Twitter.com/rhodri

Arts and Entertainment
The Doctor and the Dalek meet
tvReview: Doctor Who Into the Dalek more than compensated for last week's nonsensical offering
Arts and Entertainment
books
Sport
Diego Costa
footballEverton 3 Chelsea 6: Diego Costa double has manager purring
Life and Style
3D printed bump keys can access almost any lock
gadgets + techSoftware needs photo of lock and not much more
PROMOTED VIDEO
Life and Style
ebooksA superb mix of recipes serving up the freshest of local produce in a delicious range of styles
Life and Style
ebooksFrom the lifespan of a slug to the distance to the Sun: answers to 500 questions from readers
News
i100
Arts and Entertainment
Inside the gallery at Frederick Bremer School in Walthamstow
tvSimon Usborne goes behind the scenes to watch the latest series
Life and Style
Silvia says of her famous creation: 'I never stopped wearing it. Because I like to wear things when they are off the radar'
fashionThe fashion house celebrated fifteen years of the punchy pouch with a weighty tome
Arts and Entertainment
Gregg Wallace in Summer's Supermarket Secrets
tv All of this year's 15 contestants have now been named
News
i100Steve Carell selling chicken, Tina Fey selling saving accounts and Steve Colbert selling, um...
Life and Style
A picture taken on January 12, 2011 shows sex shops at the Paris district of Pigalle.
newsThe industry's trade body issued the moratorium on Friday
Arts and Entertainment
Could we see Iain back in the Bake Off tent next week?
tv Contestant teased Newsnight viewers on potential reappearance
News
i100
News
The slice of Prince Charles and Princess Diana's wedding cake and the original box from 29 July 1981
newsPiece of Charles and Diana's wedding cake sold at auction in US
Voices
The Ukip leader has consistently refused to be drawn on where he would mount an attempt to secure a parliamentary seat
voicesNigel Farage: Those who predicted we would lose momentum heading into the 2015 election are going to have to think again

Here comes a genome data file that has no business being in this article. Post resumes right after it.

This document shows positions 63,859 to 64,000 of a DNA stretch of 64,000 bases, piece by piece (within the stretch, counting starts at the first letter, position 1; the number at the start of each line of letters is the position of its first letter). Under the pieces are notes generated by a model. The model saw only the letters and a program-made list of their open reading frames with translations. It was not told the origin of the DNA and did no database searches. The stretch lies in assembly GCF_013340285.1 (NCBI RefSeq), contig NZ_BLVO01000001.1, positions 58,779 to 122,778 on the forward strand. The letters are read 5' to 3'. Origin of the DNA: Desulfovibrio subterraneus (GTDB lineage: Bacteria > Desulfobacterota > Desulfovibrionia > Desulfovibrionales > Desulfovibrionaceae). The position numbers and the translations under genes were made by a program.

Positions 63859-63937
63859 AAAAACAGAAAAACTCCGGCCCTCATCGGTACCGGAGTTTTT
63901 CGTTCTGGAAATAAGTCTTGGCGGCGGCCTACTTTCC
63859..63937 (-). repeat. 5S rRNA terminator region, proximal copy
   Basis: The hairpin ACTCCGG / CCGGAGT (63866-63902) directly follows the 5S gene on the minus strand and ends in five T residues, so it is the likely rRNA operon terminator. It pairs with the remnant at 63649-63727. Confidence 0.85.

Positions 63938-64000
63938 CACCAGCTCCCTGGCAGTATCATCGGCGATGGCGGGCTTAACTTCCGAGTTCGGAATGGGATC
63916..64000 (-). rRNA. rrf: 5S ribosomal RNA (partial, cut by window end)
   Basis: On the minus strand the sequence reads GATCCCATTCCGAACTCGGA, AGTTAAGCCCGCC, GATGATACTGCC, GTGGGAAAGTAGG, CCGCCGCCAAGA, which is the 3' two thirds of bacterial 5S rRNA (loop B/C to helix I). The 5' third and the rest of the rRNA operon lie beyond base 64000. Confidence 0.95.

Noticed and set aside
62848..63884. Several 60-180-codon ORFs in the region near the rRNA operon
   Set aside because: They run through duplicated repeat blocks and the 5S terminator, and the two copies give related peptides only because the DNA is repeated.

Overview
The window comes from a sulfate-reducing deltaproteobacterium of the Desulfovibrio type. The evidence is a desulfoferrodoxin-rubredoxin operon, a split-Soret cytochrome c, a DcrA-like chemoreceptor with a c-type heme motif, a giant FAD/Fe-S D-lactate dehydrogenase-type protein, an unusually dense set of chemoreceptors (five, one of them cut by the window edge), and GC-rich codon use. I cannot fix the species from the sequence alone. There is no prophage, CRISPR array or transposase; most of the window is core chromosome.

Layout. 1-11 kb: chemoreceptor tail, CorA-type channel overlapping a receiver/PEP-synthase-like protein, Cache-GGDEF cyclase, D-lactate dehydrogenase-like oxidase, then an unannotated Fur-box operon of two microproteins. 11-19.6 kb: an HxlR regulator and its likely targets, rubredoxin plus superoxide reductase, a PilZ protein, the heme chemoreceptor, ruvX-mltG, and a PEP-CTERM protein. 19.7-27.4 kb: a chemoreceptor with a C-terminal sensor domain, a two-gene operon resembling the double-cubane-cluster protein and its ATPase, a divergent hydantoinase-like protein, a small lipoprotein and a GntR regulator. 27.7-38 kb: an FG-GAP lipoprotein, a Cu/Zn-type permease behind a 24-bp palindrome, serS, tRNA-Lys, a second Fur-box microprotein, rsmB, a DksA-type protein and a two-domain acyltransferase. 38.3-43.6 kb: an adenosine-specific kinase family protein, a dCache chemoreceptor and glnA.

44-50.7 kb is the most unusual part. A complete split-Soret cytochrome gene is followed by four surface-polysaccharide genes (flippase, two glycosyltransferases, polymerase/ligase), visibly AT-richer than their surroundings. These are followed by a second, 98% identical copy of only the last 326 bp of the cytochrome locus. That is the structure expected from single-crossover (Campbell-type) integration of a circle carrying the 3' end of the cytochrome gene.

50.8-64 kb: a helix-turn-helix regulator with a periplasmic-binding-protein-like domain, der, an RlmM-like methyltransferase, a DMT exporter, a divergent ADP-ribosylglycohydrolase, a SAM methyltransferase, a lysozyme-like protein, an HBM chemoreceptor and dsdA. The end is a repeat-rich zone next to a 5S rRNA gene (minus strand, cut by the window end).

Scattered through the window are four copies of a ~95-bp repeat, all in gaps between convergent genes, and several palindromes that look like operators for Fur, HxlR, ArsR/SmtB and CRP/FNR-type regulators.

Arts and Entertainment
Cara Delevingne made her acting debut in Anna Karenina in 2012
film Cara Delevingne 'in talks' to star in Zoolander sequel
Independent
Travel Shop
the manor
Up to 70% off luxury travel
on city breaks Find out more
santorini
Up to 70% off luxury travel
on chic beach resorts Find out more
sardina foodie
Up to 70% off luxury travel
on country retreats Find out more
Latest stories from i100
Have you tried new the Independent Digital Edition apps?
Independent Dating
and  

By clicking 'Search' you
are agreeing to our
Terms of Use.

ES Rentals

    iJobs Job Widget
    iJobs Gadgets & Tech

    Junior VB.NET Application Developer (ASP.NET, SQL, Graduate)

    £28000 - £30000 per annum + Benefits + Bonus: Harrington Starr: Junior VB.NET ...

    C# .NET Web Developer (ASP.NET, JavaScript, jQuery, XML, XLST)

    £40000 - £50000 per annum + Benefits + Bonus: Harrington Starr: C# .NET Web De...

    C# Algo-Developer (BDD/TDD, ASP.NET, JavaScript, RX)

    £45000 - £69999 per annum + Benefits + Bonus: Harrington Starr: C# Algo-Develo...

    Senior Data Scientist (Data Mining, Apache Mahout, Python,R,AI)

    £60000 - £70000 per annum + Benefits + Bonus: Harrington Starr: Senior Data Sc...

    Day In a Page

    Doctor Who Into the Dalek review: A classic sci-fi adventure with all the spectacle of a blockbuster

    A fresh take on an old foe